David Haye suggests tournament format that would force Anthony Joshua, Deontay Wilder and Tyson Fury to fight each other


David Haye suggests tournament format that would force Anthony Joshua, Deontay Wilder and Tyson Fury to fight each other

David Haye has voiced his frustrations – and the frustrations of many boxing fans – regarding the current heavyweight division.

With Anthony Joshua fighting Jarrell Miller, Deontay Wilder facing Dominic Breazeale and Tyson Fury taking on Tom Schwarz, none of the top three will be squaring off any time soon.

David Haye appeared on Jim White on talkSPORT

Instead, they are all fighting to gain exposure in the States on the broadcast networks they’re aligned to.

This is something Haye understands, but still can’t help being irritated by.

“It’s be good to get a big showdown with some of these big names in American and really start generating the money Stateside,” the now retired fighter told Jim White on talkSPORT.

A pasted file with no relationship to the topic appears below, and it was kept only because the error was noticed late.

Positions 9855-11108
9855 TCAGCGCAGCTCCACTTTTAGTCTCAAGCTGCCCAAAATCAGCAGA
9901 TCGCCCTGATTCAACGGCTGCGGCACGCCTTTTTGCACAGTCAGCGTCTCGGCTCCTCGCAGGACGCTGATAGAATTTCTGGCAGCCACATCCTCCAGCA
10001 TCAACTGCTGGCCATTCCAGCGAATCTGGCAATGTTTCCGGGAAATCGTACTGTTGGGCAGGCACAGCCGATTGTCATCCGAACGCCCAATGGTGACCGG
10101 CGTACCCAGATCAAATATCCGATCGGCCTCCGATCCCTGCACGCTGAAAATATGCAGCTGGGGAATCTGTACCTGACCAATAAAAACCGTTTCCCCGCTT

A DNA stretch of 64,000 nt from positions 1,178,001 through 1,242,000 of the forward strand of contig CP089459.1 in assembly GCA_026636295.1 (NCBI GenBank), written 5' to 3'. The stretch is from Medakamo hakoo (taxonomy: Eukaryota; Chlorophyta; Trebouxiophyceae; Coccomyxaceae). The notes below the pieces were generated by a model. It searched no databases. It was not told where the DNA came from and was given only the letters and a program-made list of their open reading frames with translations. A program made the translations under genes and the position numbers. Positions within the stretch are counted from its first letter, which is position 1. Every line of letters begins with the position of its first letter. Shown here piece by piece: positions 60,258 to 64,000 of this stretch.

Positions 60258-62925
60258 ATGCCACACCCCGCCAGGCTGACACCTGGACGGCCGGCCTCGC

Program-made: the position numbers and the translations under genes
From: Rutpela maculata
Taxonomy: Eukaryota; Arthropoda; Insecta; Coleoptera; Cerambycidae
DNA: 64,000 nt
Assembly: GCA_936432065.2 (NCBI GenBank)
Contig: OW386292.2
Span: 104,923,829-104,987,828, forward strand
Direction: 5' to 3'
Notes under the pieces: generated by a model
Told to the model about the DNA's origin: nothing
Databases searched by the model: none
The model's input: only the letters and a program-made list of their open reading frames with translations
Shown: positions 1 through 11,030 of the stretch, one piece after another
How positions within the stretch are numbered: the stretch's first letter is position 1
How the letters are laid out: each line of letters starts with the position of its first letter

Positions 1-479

“Then, hopefully there’s enough money in the pot to start fighting each other because it is very frustrating as a boxing fan not to get the best fighting the best. Very frustrating.”

Most observers thought Tyson Fury beat Deontay Wilder in their December draw

It’s a worrying time for boxing fans at present as promotional/broadcaster divides threaten to prevent the best heavyweight bouts from coming to fruition.

Haye has even gone as far to suggest hosting an ambitious round-robin tournament between the trio, forcing them all to face one another.

When asked if Joshua vs Wilder is the fight he most wants to see, Haye replied: “If that fight got made, I’d be very, very happy.

“But whoever did win that fight, you would then say, ‘Well, you’ve gotta fight Fury now.’

Anthony Joshua holds the WBA, IBF and WBO titles

“I don’t mind, I’d like these guys to do a round-robin. Say Fury had got that decision [against Wilder], does that make Wilder any worse?

“The fight was still a close fight, just because the judges said it was a draw or said it was one way or the other, that doesn’t mean the person who loses, his career is over.

“I think boxing has a real issue with losses. I lost my eleventh fight, but two years later I was number one in the world.

“In no other sport are the ramifications for one loss so great as in boxing.”